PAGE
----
Keys to the Past

Local History

Akeld (Northumberland)

Akeld Bastle. Photo by Northumberland County Council.
Akeld Bastle. Photo by Northumberland County Council.

Akeld is a small parish on the northern edge of the Cheviots. It was originally a township in the parish of Wooler. The area is rich in archaeological remains, particularly from the prehistoric period. Much of the southern area of the parish is upland, dominated by a number of Iron Age hillforts. The village is situated on the Akeld Burn, where it runs down to the Milfield Basin. The village name is Old Norse and means `river with spring or well'.

The earliest evidence for occupation in the parish dates to the Mesolithic. A small worked flint tool, known as a microlith, was found in the north of the parish. In the Neolithic period evidence for prehistoric religious activity is shown by the cropmark of a henge. This site is on flat land, to the north of the River Glen, and was probably part of a larger landscape of Neolithic monuments found in the Milfield Basin.

Whilst the earliest evidence for prehistoric activity mainly came from the low-lying northern part of the parish, most of the evidence for Bronze Age and Iron Age settlement was found on the Cheviot uplands to the south of the village. This rough moorland pasture contains many upstanding monuments built from the rocks widely available in the area. At Houseledge East is a prehistoric settlement. Circles of stone mark the positions of three early houses. These are surrounded by the traces of a system of fields belonging to the same period. To the north and east of these buildings cairnfields can be seen. Such settlements are typical of the north Cheviots in the prehistoric period and are very well preserved.

A similar site, dating to the Early Bronze Age was found at Houseledge West. This consisted of the remains of over a dozen or more house circles scattered along the 1000ft contour. One of these sites was excavated and showed the remains of a stone house (about 10m across), built over the remains of a smaller wooden one. Several prehistoric artefacts were found, including Early Bronze Age pottery and a flint knife. These site is just one of a group of well-preserved Bronze Age settlements and field systems situated at the head of the valley of the Humbleton Burn. As well as these simple unenclosed settlements, there may have been other forms of occupation. It has been suggested that the outer stone enclosure around Humbleton Hill may have been of Bronze Age date or even earlier.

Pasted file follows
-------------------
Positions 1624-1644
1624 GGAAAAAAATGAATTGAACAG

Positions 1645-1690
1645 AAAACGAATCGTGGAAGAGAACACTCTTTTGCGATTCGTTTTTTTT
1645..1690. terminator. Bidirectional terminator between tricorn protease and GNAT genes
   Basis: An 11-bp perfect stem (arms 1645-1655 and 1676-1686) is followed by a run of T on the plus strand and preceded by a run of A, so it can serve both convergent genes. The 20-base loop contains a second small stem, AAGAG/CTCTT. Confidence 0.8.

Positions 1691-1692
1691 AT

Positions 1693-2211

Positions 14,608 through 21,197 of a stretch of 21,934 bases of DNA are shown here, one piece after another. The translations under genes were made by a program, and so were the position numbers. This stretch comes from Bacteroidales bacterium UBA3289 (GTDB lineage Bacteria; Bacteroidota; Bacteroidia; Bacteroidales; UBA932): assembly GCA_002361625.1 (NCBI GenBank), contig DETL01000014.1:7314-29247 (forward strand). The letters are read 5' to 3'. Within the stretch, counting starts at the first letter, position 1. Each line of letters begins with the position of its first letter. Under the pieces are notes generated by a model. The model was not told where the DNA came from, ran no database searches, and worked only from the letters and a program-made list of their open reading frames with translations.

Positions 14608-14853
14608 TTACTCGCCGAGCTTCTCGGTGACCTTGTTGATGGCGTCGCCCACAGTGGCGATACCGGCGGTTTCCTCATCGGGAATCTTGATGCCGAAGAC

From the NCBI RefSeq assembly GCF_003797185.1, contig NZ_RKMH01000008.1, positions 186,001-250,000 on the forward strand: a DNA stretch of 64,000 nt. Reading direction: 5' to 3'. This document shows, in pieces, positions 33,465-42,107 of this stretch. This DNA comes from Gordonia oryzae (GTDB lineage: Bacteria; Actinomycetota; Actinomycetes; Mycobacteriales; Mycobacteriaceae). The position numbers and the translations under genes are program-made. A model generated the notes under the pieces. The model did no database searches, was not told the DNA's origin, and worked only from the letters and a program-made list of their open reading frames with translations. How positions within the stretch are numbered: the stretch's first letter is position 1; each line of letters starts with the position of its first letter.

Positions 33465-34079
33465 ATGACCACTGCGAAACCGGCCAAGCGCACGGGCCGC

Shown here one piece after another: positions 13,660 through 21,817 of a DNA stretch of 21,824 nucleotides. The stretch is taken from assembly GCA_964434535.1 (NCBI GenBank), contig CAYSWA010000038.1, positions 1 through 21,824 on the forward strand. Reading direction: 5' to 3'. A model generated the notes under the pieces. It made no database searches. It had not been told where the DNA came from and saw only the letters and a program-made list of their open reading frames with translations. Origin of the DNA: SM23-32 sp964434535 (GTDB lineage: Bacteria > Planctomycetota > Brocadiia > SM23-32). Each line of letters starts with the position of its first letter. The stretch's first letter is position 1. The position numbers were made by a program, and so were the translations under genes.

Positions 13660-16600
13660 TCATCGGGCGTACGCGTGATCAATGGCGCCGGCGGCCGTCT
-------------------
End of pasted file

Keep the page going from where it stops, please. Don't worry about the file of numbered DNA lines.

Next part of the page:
A number of Bronze Age burial sites have also been found. A large burial cairn at Black Law contained cremated bone, a flint knife and a sherd of Bronze Age pottery. Other burials were found close to the Battle Stone, a Bronze Age standing stone. In about 1881 a stone burial cist containing a bronze tool was found 5 to 10m west of the stone. Other Bronze objects from the parish, such as the two socketed axes found at Humbleton Hill, also show the presence of Bronze Age activity in the area.

In the Iron Age a new type of settlement developed, the hillfort. The most spectacular of these is on Humbleton Hill. An outer wall of stone, which may have been of pre-Iron Age date, surrounded the top of the fort, but the inner enclosure consisted of a stoutly built stone rampart nearly 4m thick. A number of hut platforms can be seen within the enclosure. A slightly different type of fort can be seen at Monday Cleugh. This type is known as a promontory fort, and is built at the head of a deep crag-sided hollow. Three earth and stone banks on the north and west surrounded it, and the ramparts still stand up to 1.2m high in places.

As well as these hillforts, smaller settlements continued to be used throughout the Iron Age and Roman period. However, unlike the earlier periods, these tended to be surrounded by a small enclosure. A good example of such a site can be found on the south-east slopes of Harehope Hill.

Little is known of the area in the early medieval period, though the Old Norse origin of the name of the village suggests a Viking origin. As well as the current village of Akeld a number of other settlements were known in the parish. Deserted villages are known at Ewart and Humbleton, both of which only fell out of use in the 18th century. In the summer months animals from these villages grazed on the upland pastures, and shielings, temporary summer settlements for shepherds, are known near Gleadscleugh and on Akeld Hill.

The troubled nature of the region in the medieval and Tudor times are reflected in the remains of a medieval castle, of a ring motte type at Green Castle, where coins belonging to the 13th century were found. A bastle, a form of fortified farmhouse, had been built by 1522 in Akeld, and was stationed with a garrison of ten men. The issue of defence remained important right up to the 20th century, and a pillbox is known from the outskirts of the village.

The post-medieval period saw a growth in the organisation of agriculture in the area. A series of stone farmhouses and related buildings were constructed, such as Akeld Steads Farmhouse and its associated structures. It was only in the 19th century that the village became less isolated with the arrival of the railway. Although the line is now closed the station and the signal box can still be seen.

Reference number:N12978

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Please note that this information has been compiled from a number of different sources. Durham County Council and Northumberland County Council can accept no responsibility for any inaccuracy contained therein. If you wish to use/copy any of the images, please ensure that you read the Copyright information provided.